McNair Alum Illuminate the Graduate School Experience

What a joy to see the faces of 6 former EWU McNair Scholars all on the same screen this summer! As a part of the culminating weeks of our intensive McNair Summer Research Internship that includes daily graduate school application and preparation seminars, these brilliant alumni joined us to share their insights and experiences as first generation, low-income, and racially underrepresented students who are in their first years of their journey to attain a PhD. Presenting at the panel were: 2nd year PhD student Christina Hudson, studying Africology and African American Studies at Temple University, 2nd year PhD student Lucia Roussa, studying Marine, Earth, and Atmospheric Sciences at North Carolina State University in Raleigh; 3rd year PhD students Alexis Guizar-Diaz studying Sociology at Portland State University, Theresa Lee studying Sociology at Bowling Greene State University, and Aulane Mpouli studying Chemistry at Duke University, as well as recent Masters in Counseling graduate from Arizona State University Lizeth Bañuelos.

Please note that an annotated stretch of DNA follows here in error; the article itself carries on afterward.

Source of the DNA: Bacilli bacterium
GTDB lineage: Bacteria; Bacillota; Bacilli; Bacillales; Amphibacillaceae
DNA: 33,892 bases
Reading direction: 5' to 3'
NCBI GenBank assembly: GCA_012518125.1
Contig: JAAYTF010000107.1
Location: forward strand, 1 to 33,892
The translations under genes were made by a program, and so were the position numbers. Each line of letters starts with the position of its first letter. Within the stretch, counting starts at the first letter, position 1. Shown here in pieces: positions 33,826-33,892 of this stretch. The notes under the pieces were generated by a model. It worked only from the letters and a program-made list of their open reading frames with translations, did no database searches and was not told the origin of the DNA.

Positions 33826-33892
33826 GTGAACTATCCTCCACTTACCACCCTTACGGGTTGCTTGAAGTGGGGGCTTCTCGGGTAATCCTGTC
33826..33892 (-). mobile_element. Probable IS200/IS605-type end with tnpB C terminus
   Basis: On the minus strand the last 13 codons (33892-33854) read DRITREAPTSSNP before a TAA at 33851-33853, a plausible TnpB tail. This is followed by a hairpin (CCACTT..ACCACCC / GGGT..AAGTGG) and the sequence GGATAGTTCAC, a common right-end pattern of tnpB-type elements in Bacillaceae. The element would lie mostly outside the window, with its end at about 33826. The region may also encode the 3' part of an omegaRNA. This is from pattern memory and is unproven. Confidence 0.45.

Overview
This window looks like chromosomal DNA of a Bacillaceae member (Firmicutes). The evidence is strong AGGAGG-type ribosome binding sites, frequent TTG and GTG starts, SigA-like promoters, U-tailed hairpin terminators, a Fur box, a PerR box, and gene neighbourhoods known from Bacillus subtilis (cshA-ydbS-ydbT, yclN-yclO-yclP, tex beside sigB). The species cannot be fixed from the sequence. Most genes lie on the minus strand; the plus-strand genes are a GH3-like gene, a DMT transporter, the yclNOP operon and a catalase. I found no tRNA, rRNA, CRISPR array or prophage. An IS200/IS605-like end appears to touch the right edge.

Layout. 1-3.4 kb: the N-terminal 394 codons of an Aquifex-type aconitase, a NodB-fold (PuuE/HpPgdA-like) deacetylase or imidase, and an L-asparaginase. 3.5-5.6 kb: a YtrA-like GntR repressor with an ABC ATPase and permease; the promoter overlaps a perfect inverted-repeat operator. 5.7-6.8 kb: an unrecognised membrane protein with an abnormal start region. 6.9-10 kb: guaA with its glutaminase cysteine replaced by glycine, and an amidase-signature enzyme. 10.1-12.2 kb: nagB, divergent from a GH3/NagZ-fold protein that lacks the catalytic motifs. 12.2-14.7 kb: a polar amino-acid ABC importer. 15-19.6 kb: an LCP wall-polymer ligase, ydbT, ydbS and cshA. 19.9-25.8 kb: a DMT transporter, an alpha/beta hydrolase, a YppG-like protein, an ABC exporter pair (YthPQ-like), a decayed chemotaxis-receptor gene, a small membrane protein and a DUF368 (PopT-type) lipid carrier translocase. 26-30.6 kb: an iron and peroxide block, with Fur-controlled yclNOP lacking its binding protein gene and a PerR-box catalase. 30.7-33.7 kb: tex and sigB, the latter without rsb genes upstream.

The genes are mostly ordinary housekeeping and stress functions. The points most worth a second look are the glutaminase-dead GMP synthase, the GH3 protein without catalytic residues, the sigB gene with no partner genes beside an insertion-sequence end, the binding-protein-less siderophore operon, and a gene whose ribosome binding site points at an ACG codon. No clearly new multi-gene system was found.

As per usual with McNair Scholars, they all have been up to amazing things. Alexis successfully defended his Master’s in Sociology along the way to getting his PhD and Theresa will defend her Master’s thesis this fall. Most of the group were involved in the graduate student unions or organizations within their schools, with Temple University’s graduate students successfully striking for over a month and getting significant pay increases for students. Christina Hudson presented at two prestigious opportunities in her first year of graduate school: at a university in the country of Columbia and the Molefi Kete Asante Institute, a think-tank named for the most published African American scholar, and an educational and transformative non-profit 501(c)3 organization focused on Afrocentric research. Lucia’s first quarter of grad school in 2022 involved jumping onto a month-long marine science cruise down the East Coast doing extensive field work. She noted that the hard skills she gained in lab techniques and research processes through McNair, EWU’s Biology and Environmental Science degrees, and her summer research internship via UW, CICOES, and NOAA were invaluable. Lizeth’s second year focused on practicum and working towards being a Licensed Mental Health Professional.